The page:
The following link will take you to the "Hep Cat" video on YouTube:

Thank you and have fun learning “Hep Cat!”

The Drumslingers, Who Are Those Guys?

The Drumslingers from Cedar Falls, Iowa, is a group of drummers who practice and perform the time-honored art of American ancient, and American modern style field drumming.

It started in 2005 when this group of former drum and bugle corps players got together at the request of instigator/ringleader, Rick Dunlevy, in order to help him “get his chops up” to march with The Madison Scouts Reunion Corps.

Their drum corps background has given them the benefit of receiving training from some notable instructors of the golden age of drum corps during the 1970s and ‘80s. These teachers include three DCI (Drum Corps International) Hall Of Fame members – Larry McCormick, Fred Sanford and Tom Float.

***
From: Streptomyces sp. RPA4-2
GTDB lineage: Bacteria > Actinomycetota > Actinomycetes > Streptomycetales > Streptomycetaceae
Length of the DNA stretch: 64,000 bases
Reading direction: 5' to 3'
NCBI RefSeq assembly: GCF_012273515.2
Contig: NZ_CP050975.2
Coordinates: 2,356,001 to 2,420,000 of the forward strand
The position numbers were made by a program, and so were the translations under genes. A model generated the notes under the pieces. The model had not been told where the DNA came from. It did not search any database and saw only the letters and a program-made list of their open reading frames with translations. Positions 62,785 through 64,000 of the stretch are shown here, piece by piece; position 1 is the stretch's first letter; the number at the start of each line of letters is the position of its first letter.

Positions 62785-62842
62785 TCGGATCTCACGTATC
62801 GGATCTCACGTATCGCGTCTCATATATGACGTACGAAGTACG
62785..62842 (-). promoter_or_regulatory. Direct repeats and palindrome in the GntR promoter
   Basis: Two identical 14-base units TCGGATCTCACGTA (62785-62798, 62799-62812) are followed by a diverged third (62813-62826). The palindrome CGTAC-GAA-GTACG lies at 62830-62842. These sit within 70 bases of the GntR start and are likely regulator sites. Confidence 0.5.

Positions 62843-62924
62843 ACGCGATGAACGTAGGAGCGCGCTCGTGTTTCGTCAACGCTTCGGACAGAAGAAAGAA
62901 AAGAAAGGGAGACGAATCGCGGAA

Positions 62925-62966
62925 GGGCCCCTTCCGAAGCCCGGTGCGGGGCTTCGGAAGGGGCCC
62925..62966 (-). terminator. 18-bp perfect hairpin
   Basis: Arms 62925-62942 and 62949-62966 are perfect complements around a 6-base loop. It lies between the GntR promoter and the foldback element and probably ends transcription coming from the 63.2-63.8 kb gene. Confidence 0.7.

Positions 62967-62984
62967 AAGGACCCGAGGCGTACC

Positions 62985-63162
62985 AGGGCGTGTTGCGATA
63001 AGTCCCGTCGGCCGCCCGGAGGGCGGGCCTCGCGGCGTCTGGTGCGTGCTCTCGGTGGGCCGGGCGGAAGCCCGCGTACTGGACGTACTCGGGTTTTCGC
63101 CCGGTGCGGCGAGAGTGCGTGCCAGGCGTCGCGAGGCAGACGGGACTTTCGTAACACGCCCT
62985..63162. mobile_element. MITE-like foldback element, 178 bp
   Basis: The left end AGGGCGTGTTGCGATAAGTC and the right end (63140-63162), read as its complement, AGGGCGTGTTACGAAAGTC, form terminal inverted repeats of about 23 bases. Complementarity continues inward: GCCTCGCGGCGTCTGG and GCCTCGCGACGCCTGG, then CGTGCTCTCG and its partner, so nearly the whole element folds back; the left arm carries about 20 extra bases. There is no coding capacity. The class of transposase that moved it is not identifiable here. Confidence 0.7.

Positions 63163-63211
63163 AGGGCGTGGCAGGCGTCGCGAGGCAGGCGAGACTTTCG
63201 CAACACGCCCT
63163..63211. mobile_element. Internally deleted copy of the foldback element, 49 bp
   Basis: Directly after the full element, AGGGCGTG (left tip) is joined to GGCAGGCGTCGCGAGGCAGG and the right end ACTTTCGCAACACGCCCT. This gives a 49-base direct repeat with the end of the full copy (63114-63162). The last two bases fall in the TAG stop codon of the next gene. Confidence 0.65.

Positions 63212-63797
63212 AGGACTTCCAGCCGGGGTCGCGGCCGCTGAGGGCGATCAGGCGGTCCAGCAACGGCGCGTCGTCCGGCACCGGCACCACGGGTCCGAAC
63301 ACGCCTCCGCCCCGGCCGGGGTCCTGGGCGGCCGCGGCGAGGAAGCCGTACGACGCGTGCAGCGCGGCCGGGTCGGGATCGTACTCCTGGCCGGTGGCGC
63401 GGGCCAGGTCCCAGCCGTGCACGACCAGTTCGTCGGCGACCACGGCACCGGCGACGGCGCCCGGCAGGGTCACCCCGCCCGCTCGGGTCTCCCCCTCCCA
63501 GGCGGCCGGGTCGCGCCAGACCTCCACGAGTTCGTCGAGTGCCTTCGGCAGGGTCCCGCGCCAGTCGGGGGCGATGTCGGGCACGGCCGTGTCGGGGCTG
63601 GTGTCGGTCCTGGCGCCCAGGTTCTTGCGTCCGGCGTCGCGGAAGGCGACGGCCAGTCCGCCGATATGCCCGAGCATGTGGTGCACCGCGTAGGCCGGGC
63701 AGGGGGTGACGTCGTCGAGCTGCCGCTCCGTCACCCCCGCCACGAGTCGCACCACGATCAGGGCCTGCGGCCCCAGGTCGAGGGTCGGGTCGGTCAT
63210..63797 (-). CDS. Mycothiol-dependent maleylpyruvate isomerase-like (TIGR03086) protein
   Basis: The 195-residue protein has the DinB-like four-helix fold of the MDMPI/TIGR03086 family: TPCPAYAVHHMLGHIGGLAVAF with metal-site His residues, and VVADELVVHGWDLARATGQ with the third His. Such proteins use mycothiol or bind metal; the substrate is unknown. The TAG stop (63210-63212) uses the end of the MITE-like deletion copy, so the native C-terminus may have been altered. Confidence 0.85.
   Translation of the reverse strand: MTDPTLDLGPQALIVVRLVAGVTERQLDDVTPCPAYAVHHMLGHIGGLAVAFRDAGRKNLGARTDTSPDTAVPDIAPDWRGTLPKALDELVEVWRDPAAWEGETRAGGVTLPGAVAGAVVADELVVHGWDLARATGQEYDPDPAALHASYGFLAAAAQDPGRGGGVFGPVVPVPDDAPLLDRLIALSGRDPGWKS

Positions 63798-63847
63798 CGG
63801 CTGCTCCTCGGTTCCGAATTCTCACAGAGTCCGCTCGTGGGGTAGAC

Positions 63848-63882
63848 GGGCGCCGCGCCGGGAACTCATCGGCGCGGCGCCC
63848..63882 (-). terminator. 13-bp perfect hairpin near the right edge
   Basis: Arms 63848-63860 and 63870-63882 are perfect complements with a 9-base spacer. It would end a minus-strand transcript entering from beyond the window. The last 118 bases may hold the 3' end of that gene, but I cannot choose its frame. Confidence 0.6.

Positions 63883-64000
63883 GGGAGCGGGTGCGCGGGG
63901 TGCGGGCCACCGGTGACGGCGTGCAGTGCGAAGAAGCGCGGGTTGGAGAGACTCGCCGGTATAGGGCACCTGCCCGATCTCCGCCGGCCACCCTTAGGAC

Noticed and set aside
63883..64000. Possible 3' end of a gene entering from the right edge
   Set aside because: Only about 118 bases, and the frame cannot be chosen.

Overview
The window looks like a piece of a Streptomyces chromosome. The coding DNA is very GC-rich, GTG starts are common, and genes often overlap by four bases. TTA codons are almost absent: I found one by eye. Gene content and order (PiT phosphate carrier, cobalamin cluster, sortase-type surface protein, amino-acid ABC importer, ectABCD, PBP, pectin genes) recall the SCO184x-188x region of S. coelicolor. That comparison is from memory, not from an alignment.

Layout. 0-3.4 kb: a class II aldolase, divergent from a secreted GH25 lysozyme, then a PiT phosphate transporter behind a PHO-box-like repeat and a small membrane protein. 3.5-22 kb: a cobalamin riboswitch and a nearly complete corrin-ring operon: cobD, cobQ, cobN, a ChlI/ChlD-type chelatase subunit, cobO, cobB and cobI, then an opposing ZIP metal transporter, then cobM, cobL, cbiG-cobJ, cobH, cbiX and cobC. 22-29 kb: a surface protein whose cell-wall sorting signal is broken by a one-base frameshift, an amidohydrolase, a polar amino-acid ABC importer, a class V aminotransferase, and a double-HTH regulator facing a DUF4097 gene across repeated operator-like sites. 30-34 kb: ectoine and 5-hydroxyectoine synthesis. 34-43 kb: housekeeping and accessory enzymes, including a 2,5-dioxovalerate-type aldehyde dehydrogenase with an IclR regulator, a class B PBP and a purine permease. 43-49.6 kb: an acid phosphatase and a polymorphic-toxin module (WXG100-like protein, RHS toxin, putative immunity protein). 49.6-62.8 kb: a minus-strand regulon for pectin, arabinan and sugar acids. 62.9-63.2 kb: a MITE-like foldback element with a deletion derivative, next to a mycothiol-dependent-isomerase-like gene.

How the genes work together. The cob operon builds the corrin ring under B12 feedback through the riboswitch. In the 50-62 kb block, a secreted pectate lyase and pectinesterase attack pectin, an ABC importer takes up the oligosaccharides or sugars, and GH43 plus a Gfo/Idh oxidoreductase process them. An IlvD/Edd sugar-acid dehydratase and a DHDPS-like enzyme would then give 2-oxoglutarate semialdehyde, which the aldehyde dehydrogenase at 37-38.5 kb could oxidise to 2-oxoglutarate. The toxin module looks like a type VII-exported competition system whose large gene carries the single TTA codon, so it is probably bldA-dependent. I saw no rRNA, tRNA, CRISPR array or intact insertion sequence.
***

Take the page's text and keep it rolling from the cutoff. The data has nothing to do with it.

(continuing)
Other esteemed teachers in the ‘Slingers collective background include Don Porter Jr. of The Anaheim Kingsmen, Ron Hermann and Gary Moore of The Cavaliers, Bruce Lages of The Madison Scouts, Tim Boland of The Dubuque Colts, Bill Staudts of The Norwood Park Imperials, Terry Therion of the Blue Stars and UNI Associate Professor of Percussion, Randy Hogancamp.

Their collective experiences and mutual sharing of information and techniques has proven a valuable asset in the development of their style. They write much of their own material, combining American traditional and modern techniques with European influences and contemporary rudimental hybrid concepts.